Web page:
The single constant reminder of the true meaning of the holidays remains the enduring spirit of our most beloved Christmas carols.  Music fills our hearts with joy.  Songs bring us good cheer.  But hidden in between the Yule festivities, might there be something far more profound the songwriters and lyricists intended?

Consider some of our favorite holiday songs.  Might these lyrics have have messages that were inspired by none other than Karl Marx?  This isn’t as crazy as it sounds:

 

“Away in a Manger”

Away in a manger,
No crib for his bed,
The little Lord Jesus
Laid down his sweet head;
The stars in the heavens
Looked down where he lay,
The little Lord Jesus
Asleep on the hay.

— What these lyrics really mean:  Bethlehem’s lack of affordable housing creates homeless children, including impoverished infants.

 

“All I Want for Christmas is You”

I don’t want a lot for Christmas
There’s just one thing I need.
I don’t care about presents
Underneath the Christmas tree.

— What these lyrics really mean:  The proletariat is starting to revolt and is rejecting boorish materialism.

 

“Do You Hear What I Hear?”

Said the shepherd boy to the mighty king,
Do you know what I know
In your palace warm, mighty king,
Do you know what I know
A child, a child shivers in the cold
Let us bring him silver and gold
Let us bring him silver and gold.

— What these lyrics really mean:  Capitalism demands that we turn over our wealth to the ruling class.

 

“Frosty the Snowman”

Frosty the snowman was a jolly happy soul,
With a corncob pipe and a button nose,
And two eyes made out of coal.

— What these lyrics really mean:  Frosty desperately needs a single-payer health care system since he can’t afford a normal nose and eyes.  Big tobacco has also turned him into a helpless drug addict (the crack pipe is unspecified).

 

“God Rest ‘Ye Merry Gentlemen”

God Rest Ye Merry, Gentlemen,
Let nothing you dismay;
Remember Christ, our savior,
Was born on Christmas day.

— What these lyrics really mean:  There’s no mention of women “resting.”  Only gentlemen get to loaf around the house.  Women are required to do all the work around the holidays and even work overtime.  Gender discrimination is rampant.

 

“I Saw Mommy Kissing Santa Claus”

I saw mommy kissing Santa Claus
Underneath the mistletoe last night.
She didn’t see me creep
Down the stairs to have a peep;
She thought that I was tucked
Up in my bedroom fast asleep.

— What these lyrics really mean:  Lack of community services and proper government oversight creates a voyeuristic child destined for adulthood perversion.

 

“I’ll be home for Christmas”

Christmas Eve will find me
Where the love light gleams
I’ll be home for Christmas
If only in my dreams.

— What these lyrics really mean:  Poor public transportation systems and lack of infrastructure create heartache around the holidays caused by the separation of family members.

 

“Jingle Bells”

Jingle bells, jingle bells,
Jingle all the way!
O what fun it is to ride
In a one-horse open sleigh.

— What these lyrics really mean:  The evils of capitalism lead to a terrible situation — an overworked horse pulling a heavy sled in freezing temperatures — in other words, animal abuse.

 

“Little Drummer Boy”

Mary nodded
The ox and lamb kept time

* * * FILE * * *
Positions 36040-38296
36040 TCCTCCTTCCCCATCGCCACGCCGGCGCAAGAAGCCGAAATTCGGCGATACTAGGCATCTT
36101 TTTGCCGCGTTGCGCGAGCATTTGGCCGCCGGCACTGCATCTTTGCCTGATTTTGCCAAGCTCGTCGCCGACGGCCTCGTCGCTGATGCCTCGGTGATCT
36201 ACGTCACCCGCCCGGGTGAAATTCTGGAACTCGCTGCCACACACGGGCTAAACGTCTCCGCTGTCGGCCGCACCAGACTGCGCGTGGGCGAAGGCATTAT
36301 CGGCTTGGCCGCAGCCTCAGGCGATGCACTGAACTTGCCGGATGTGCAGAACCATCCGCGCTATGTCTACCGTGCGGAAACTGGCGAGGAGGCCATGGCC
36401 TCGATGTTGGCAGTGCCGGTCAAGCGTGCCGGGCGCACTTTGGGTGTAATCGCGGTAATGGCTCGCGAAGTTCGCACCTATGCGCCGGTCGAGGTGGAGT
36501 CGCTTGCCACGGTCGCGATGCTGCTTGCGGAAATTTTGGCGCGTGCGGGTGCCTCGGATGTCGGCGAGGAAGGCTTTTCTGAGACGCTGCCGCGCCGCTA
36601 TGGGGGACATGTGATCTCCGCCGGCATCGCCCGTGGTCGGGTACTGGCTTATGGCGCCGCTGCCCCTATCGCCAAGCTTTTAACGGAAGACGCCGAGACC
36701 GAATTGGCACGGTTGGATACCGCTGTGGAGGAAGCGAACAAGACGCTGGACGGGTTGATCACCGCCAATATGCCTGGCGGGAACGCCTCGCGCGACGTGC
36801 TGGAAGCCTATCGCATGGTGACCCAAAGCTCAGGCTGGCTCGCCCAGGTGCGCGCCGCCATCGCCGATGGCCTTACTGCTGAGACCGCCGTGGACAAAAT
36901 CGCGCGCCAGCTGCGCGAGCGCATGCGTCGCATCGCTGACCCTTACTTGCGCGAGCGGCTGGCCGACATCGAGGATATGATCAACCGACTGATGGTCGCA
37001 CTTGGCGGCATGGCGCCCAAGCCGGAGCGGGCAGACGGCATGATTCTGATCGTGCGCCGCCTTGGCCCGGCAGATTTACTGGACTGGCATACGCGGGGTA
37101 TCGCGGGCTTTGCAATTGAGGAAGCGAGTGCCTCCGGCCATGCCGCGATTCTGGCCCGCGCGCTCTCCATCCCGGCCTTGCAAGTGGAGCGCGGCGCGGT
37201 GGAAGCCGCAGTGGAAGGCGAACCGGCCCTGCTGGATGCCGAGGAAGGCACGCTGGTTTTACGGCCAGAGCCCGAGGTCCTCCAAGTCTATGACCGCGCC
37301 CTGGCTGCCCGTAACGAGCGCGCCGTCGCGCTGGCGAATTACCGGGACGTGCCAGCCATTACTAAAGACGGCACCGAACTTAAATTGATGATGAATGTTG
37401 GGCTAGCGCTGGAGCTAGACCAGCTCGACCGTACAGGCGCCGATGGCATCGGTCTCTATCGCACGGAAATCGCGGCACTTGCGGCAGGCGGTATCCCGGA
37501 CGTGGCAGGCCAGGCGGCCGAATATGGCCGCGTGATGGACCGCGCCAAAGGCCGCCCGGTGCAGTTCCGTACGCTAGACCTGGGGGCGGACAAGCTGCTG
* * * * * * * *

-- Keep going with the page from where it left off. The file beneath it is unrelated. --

I played my drum for him
I played my best for him
Pa rum pum pum pum
Rum pum pum pum
Rum pum pum pum
Then he smiled at me
Pa rum pum pum pum
Me and my drum.

— What these lyrics really mean:  Child labor practices are encouraged during the holidays.  Stressed-out child musician receives no compensation, other than a smile.

 

“Rudolph the Red-Nosed Reindeer”

All of the other reindeer
Used to laugh and call him names.
They never let poor Rudolph,
Play in any reindeer games….

Then one foggy Christmas Eve
Santa came to say.
Rudolph with your nose so bright,
Won’t you guide my sleigh tonight?

— What these lyrics really mean:  Within free-market economies, minorities face institutionalized mass discrimination and are often exploited for their unique talents and characteristics.

 

“Santa Baby”

Santa baby, slip a sable under the tree, for me
I’ve been an awful good girl….
Santa baby, an out-of-space convertible too, light blue….
Santa honey, I wanna yacht and really that’s
Not a lot.
I’ve been an angel all year
Santa baby, and hurry down the chimney tonight.

— What these lyrics really mean:  Here’s selfish consumerism at its absolute worst.  A young girl is taught to covet a sable coat, a yacht, and blue convertible.  Moreover, she demands he bring all the gifts down the chimney, not tomorrow, but tonight!

 

“Santa Claus is Coming to Town”

He sees you when you’re sleeping,
He knows when you’re awake.
He knows if you’ve been bad or good,
So be good for goodness sake!

— What these lyrics really mean:  Constitutional protections and individual civil liberties have been annihilated under capitalism.

 

“The 12 Days of Christmas”

On the twelfth day of Christmas
My true love sent to me:
Twelve drummers drumming,
Eleven pipers piping,
Ten lords a leaping,
Nine ladies dancing,
Eight maids a milking,
Seven swans a swimming,
Six geese a laying,
Five golden rings,
Four calling birds,
Three French Hens,
Two turtle doves
And a Partridge in a pear tree.

— What these lyrics really mean:   “On the 13th day of Christmas, my true love’s credit cards were all maxed out and she declared bankruptcy.”

 

“White Christmas”

I’m dreaming of a white Christmas
Just like the ones I used to know.

— What these lyrics really mean:  Racism, plain and simple.